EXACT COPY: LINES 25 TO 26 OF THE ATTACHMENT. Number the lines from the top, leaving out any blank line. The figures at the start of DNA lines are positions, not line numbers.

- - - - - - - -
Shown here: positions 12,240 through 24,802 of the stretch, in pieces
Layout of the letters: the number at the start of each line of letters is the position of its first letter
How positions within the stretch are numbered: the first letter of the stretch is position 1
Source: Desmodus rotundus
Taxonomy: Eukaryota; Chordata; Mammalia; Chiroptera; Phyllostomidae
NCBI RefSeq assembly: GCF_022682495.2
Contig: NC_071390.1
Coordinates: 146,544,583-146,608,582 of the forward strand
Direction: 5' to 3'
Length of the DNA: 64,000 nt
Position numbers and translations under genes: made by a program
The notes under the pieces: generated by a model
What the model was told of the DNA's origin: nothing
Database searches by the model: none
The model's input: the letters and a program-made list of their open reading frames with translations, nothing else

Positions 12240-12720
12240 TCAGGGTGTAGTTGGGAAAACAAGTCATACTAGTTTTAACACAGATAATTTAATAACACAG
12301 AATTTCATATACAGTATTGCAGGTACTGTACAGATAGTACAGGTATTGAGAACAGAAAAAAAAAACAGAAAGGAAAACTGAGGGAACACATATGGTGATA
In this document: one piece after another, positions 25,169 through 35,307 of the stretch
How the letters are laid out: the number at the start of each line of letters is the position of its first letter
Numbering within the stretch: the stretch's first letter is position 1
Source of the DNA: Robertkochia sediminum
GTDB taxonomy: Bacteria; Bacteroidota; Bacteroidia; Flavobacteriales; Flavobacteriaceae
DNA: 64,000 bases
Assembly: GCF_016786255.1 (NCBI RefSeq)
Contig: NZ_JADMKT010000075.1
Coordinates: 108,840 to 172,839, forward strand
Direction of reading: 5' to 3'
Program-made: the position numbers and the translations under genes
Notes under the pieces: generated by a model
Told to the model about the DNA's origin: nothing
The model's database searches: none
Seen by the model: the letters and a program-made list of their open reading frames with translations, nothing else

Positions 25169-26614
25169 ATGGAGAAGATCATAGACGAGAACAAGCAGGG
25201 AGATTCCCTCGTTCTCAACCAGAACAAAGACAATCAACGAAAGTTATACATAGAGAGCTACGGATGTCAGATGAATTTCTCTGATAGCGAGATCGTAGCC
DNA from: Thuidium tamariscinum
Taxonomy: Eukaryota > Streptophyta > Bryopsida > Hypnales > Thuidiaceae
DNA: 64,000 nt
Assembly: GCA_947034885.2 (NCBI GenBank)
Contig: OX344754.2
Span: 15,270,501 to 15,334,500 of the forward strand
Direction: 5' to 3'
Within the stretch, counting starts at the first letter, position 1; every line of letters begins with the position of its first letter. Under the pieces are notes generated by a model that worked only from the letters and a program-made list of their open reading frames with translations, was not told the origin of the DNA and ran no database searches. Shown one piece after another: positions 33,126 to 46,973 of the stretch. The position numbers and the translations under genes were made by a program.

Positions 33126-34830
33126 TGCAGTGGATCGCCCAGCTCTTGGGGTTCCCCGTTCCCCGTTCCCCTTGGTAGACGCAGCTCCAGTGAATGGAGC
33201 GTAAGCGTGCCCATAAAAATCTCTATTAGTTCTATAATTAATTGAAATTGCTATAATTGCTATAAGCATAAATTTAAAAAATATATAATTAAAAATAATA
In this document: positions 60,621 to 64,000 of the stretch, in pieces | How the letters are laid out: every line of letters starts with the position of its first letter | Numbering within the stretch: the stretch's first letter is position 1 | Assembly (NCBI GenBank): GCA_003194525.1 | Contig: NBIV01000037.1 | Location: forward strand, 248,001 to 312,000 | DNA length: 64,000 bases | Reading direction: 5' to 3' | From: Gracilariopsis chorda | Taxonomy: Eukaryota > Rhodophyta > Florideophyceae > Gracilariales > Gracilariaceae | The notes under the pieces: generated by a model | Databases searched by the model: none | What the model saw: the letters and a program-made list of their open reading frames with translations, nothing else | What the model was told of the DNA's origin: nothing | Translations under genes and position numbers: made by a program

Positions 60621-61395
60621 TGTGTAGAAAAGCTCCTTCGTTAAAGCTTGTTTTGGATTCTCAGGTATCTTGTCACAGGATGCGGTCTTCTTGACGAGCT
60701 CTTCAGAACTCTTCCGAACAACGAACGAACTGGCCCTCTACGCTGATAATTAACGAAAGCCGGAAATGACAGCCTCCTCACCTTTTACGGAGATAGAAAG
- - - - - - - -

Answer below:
Assembly: GCF_016786255.1 (NCBI RefSeq)
Contig: NZ_JADMKT010000075.1